How to make your retail business accessible for deaf and hard of hearing customers.
With 9 million people around the UK having some form of hearing loss, it’s crucial that businesses accommodate those who are deaf or hard of hearing. Not only is this a legal requirement, but advertises to customers that your business is a welcoming space that’s inclusive of all people. Making your business accessible is more than just adding some extra facilities. It is an on-going process of trying to ensure your business is inclusive to more people in meaningful ways, and making amendments to the space as necessary.
In this article, we share why making your business deaf-friendly is so important and provide some ways that you can start to make your business a more welcoming and accessible environment.
Why is Accessibility Important for Your Business?
It is in the best interest of both businesses and their customers that public places are made to be accessible.
The biggest challenge deaf people often face in noisy, public environments is being able to communicate. Making your business more accessible not only makes communication easier but also makes your customers feel more comfortable and welcome. It also creates a more inclusive environment for your staff members as well as customers.
From a business perspective, making your premises accessible will improve the reputation of your company and give you access to a larger pool of customers. Most accessibility solutions are affordable and easy to implement whilst making the lives of deaf people significantly easier. As a business, customer satisfaction should be a number one priority. To ensure that you are catering to the happiness of all customers, accessibility measures are a must. It also ensures that you are compliant with any legal requirements under the 2010 Equality Act.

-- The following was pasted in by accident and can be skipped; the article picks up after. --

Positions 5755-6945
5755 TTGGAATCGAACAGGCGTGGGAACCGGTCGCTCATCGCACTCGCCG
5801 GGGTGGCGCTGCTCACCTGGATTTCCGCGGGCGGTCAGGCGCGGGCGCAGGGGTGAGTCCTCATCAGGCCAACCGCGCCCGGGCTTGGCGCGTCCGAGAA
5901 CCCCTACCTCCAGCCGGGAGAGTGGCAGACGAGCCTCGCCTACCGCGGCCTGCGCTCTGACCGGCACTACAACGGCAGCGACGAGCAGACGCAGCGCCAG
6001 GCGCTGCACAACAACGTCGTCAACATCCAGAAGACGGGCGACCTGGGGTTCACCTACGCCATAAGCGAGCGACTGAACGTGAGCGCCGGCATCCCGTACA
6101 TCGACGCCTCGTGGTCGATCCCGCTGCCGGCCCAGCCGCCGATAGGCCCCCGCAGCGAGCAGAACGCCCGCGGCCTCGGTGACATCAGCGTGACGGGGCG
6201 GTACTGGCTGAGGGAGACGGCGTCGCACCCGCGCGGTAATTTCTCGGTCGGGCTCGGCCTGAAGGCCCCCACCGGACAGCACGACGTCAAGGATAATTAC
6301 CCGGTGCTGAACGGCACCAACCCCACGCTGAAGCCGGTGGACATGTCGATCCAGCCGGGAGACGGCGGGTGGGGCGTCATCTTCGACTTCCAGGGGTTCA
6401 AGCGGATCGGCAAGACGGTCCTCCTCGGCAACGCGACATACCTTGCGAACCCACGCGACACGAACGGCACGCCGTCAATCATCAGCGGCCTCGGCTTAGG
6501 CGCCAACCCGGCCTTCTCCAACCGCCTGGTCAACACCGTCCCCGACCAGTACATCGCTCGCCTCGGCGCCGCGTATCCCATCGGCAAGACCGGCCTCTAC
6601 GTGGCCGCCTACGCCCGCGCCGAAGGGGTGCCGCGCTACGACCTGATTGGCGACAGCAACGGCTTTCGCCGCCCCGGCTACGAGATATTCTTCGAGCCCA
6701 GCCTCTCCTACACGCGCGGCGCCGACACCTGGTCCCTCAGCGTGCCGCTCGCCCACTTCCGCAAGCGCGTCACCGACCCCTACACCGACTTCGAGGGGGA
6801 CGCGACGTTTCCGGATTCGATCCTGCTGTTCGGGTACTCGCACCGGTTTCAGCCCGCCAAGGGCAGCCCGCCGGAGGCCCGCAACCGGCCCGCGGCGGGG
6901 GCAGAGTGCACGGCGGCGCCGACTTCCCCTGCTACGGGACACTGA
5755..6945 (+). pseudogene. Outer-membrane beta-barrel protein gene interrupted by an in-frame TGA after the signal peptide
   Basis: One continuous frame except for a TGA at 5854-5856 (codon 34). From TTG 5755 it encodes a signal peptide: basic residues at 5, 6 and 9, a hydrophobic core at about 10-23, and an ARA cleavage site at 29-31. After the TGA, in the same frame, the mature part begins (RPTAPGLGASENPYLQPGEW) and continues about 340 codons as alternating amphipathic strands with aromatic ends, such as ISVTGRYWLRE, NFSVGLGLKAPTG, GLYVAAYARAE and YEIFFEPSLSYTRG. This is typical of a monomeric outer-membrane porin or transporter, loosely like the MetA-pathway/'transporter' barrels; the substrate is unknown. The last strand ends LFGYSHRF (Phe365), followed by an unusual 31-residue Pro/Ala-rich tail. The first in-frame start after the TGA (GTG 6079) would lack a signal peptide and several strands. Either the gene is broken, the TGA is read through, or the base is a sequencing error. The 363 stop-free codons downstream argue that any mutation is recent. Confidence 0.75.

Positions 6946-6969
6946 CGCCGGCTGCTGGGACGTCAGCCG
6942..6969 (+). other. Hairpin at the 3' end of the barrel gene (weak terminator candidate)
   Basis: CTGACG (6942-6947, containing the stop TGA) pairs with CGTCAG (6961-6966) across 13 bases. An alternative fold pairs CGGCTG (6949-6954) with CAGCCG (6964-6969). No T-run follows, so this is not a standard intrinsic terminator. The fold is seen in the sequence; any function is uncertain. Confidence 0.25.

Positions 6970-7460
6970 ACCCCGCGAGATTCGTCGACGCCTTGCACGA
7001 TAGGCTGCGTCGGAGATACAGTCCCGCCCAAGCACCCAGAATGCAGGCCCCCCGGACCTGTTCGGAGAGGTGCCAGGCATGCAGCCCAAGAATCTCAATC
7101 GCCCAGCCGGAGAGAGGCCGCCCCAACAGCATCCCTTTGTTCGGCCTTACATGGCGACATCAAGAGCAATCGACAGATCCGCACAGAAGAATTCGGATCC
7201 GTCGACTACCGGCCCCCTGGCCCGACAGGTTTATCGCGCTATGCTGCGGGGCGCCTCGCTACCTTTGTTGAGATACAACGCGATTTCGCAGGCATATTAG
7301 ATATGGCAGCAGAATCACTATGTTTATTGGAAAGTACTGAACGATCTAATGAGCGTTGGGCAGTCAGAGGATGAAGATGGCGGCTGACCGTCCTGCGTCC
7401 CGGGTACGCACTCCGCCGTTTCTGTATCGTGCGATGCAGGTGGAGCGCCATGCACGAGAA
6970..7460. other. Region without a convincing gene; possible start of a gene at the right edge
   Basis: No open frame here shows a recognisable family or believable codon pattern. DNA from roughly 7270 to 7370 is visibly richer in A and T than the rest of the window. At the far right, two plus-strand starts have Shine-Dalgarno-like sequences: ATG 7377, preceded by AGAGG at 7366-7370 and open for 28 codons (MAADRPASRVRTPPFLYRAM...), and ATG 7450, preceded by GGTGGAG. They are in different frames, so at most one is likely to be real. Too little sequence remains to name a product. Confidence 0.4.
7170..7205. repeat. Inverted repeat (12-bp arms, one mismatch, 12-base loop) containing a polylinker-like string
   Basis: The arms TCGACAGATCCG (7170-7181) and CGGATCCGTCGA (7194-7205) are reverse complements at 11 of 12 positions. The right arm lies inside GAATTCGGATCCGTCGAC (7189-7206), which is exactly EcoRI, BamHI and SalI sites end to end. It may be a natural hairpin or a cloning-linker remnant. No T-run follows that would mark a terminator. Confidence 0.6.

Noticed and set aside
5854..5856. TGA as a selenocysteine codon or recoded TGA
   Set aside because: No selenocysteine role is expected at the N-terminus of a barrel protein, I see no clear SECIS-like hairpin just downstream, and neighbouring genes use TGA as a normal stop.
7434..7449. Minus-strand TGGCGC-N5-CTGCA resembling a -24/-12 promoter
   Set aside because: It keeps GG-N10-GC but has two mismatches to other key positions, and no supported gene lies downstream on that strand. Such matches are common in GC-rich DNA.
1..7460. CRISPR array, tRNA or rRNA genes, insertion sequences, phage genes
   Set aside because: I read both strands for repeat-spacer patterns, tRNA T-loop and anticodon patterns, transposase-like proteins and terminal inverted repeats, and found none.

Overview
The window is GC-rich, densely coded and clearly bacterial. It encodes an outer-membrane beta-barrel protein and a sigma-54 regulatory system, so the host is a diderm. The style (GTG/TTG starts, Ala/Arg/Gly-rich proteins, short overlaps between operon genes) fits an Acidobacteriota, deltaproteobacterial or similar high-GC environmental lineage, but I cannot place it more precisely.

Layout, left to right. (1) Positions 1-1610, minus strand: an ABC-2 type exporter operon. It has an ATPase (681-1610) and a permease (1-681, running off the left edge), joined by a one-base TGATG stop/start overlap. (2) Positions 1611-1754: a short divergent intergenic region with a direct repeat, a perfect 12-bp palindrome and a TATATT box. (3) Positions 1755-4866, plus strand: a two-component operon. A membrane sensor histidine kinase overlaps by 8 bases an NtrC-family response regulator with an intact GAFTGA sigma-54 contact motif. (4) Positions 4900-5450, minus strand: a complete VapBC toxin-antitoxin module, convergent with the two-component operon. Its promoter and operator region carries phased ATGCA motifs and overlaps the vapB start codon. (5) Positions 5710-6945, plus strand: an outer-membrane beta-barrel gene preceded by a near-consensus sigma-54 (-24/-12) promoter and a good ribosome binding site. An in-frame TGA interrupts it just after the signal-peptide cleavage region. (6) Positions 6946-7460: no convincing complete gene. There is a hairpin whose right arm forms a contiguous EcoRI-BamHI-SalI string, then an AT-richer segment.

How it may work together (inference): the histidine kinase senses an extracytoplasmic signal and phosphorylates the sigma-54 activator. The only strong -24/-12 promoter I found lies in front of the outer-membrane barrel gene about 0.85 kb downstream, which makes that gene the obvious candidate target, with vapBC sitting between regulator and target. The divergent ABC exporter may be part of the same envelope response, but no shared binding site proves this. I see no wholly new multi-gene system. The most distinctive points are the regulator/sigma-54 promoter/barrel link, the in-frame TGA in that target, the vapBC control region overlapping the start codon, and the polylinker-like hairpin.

What is the Difference Between Deaf and Hard of Hearing?
The terms “deaf” and “hard of hearing” refer to different stages of hearing loss. “Hard of hearing” means someone with mild to severe hearing loss that still has some hearing capabilities present. “Deafness” on the other hand, implies profound hearing loss, where the individual has very little or no hearing at all.
12 Ways You Can Make Your Business Deaf-Friendly
There are many ways that you can make your premises more accessible to those who are deaf or hearing impaired. By taking some steps towards making your business more accessible, you will not only expand your clientele but will also create a more welcoming space for your staff and customers.
1. Provide Accessibility Training for Your Staff
One of the best ways to turn your business into an inclusive and welcoming environment is to ensure that your staff is well informed about the deaf community. Educating them on communication techniques and the challenges faced by deaf people will help to reduce the barriers between your staff and deaf customers.
Deaf awareness training aims to provide your staff with an increased knowledge of effective communication towards people with deafness. There are a few types of deaf awareness training courses that you can invest in for your staff so it might be necessary to do some research to find the best training for your business and customer base.
You should also consider training members of staff in British Sign Language (BSL). On average, it takes seven years to become fully fluent in BSL, however, even just having an understanding of common phrases shows a willingness to engage with deaf people and creates a more welcoming environment for all different customers.
2. Adapt Your Facilities and Accessories
Your business is probably full of accessories designed to enhance the customer experience, especially if you are a hotel or Airbnb. Any items that are available for customers to use whether that’s a telephone or doorbell need to be adapted to make them deaf-friendly. Some ways that you can make your accessories accessible include: